Vaser Liposuction

Vaser Liposuction

How is it done? 

Treatment time will vary depending on the size of the area and the amount of fat being removed. Liposuction may be performed under a local anesthesia which numbs the affected areas, usually combined with intravenous sedation. For more extensive procedures, a general anesthesia may be used.  During the procedure the surgeon will insert a narrow tube called a cannula through a tiny incision, usually in the navel, or just below the bikini line. The cannula is pushed and pulled through the fat layer breaking up the fat cells and suctioning them out. Surgeons may use a “dry” technique, a “tumescent” technique (that introduces large amounts of fluid to the area being worked on). After surgery, you will be required to wear a supportive corset or pressure bandages around the treated areas. 

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One of the major benefits of vaser liposuction compared to traditional liposuction methods, is the minimal amount of damage to surrounding tissues. Vaser liposuction uses a smaller incision and soundwaves to liquefy the fat before it is removed from the body. Liquefying the fat has the potential to increase the accuracy of the procedure and make the fat easier to remove. In addition to that, it could also minimise the damage inflicted upon surrounding tissues.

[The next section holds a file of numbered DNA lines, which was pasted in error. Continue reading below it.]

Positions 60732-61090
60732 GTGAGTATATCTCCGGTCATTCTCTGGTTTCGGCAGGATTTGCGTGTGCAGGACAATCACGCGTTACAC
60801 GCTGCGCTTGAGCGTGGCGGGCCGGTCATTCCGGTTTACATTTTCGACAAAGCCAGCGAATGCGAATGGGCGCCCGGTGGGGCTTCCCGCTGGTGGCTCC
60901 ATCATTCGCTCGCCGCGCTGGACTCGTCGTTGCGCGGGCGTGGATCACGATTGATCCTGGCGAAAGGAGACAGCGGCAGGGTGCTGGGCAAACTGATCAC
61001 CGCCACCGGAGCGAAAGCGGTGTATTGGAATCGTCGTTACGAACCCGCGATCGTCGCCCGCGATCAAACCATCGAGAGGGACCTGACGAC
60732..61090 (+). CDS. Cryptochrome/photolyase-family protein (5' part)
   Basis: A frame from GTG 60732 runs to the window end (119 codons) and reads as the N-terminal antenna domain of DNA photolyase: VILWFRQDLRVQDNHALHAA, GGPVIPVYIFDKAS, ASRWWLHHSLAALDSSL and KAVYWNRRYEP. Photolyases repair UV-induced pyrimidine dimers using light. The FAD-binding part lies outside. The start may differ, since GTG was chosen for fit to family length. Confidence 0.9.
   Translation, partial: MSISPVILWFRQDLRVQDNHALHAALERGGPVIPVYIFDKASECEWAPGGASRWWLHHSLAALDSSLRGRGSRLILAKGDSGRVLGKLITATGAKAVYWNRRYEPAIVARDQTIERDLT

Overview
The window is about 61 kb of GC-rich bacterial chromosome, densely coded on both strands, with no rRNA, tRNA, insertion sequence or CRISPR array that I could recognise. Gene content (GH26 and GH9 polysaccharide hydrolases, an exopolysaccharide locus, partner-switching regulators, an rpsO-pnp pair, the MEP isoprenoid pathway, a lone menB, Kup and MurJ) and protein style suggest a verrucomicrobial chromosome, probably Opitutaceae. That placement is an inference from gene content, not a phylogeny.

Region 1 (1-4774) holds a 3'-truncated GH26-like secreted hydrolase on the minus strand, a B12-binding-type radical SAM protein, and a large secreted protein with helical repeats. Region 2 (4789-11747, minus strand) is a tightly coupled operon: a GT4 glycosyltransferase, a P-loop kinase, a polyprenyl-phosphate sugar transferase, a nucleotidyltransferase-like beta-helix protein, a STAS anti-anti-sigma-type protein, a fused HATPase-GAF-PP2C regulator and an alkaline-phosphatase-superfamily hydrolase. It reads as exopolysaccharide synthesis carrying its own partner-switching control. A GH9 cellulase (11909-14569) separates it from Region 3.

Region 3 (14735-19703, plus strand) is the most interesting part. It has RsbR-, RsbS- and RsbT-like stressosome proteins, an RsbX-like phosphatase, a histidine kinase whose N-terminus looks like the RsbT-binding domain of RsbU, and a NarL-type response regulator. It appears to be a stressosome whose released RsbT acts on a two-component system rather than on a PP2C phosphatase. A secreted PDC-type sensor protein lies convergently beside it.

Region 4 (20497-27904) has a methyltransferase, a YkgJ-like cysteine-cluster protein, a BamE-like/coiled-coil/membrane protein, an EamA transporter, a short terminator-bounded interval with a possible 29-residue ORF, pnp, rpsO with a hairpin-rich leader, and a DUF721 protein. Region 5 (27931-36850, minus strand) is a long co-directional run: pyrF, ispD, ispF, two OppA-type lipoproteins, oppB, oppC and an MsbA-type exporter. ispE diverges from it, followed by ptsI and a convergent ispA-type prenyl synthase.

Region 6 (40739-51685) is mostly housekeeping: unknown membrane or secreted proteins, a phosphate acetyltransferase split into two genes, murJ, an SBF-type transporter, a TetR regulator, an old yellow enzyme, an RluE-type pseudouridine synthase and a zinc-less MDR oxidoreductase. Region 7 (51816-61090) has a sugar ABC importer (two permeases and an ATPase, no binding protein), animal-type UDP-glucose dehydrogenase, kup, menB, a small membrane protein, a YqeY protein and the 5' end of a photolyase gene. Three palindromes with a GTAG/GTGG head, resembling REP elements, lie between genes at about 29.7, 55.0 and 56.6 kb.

Fat cells removed during a vaser liposuction are specifically targeted which allows the surgeon to provide the patient with a smoother and a more sculpted end result. During the procedure, the surgeon is able to highlight and define certain muscles, which give the patient a more noticeable result. The procedure can also tighten the skin and target cellulite, since a combination of ultrasound and laser techniques can be implemented during the procedure.

Complications specific to liposuction are infrequent and usually minor. However, as with any surgery, there are risks, including the possibility of:

  • Bleeding under the skin (hematoma) after the surgery
  • Lumpy red scars
  • Infection requiring antibiotics and in some cases hospitalization
  • Irregularities in skin contour
  • Permanent changes to the color of the skin, and some loss of normal feeling in those areas
  • Pulmonary edema
  • Allergic reaction in some patients to fluid used in tumescent liposuction
  • Reaction to the anesthesia

There may be significant bruising and swelling after surgery which may take several months to settle completely. Risks can be reduced by following the surgeon’s instructions before and after surgery.  The FAQ question “What are the risks of plastic and cosmetic surgery?” has additional details on risks and how to minimize them.

The surgeon may discuss alternative approaches to liposuction. However, the main alternative to liposuction is simply to leave the fat deposits as they are. Diet and exercise regimens may be of benefit in the overall reduction of excess body fat.  Direct removal of excess skin may be needed in addition to liposuction treatment in some patients. [Abdominoplasty or Tummy Tuck]

The best candidates for abdominal liposuction are individuals of relatively normal weight who have excess fat in particular areas.  Having firm, elastic skin will result in a better final result. The surgeon will make the final determination of each patient’s eligibility for the procedure after an examination and consultation with the patient. Patients with bleeding disorders or underlying severe medical problems may not be eligible for liposuction surgery.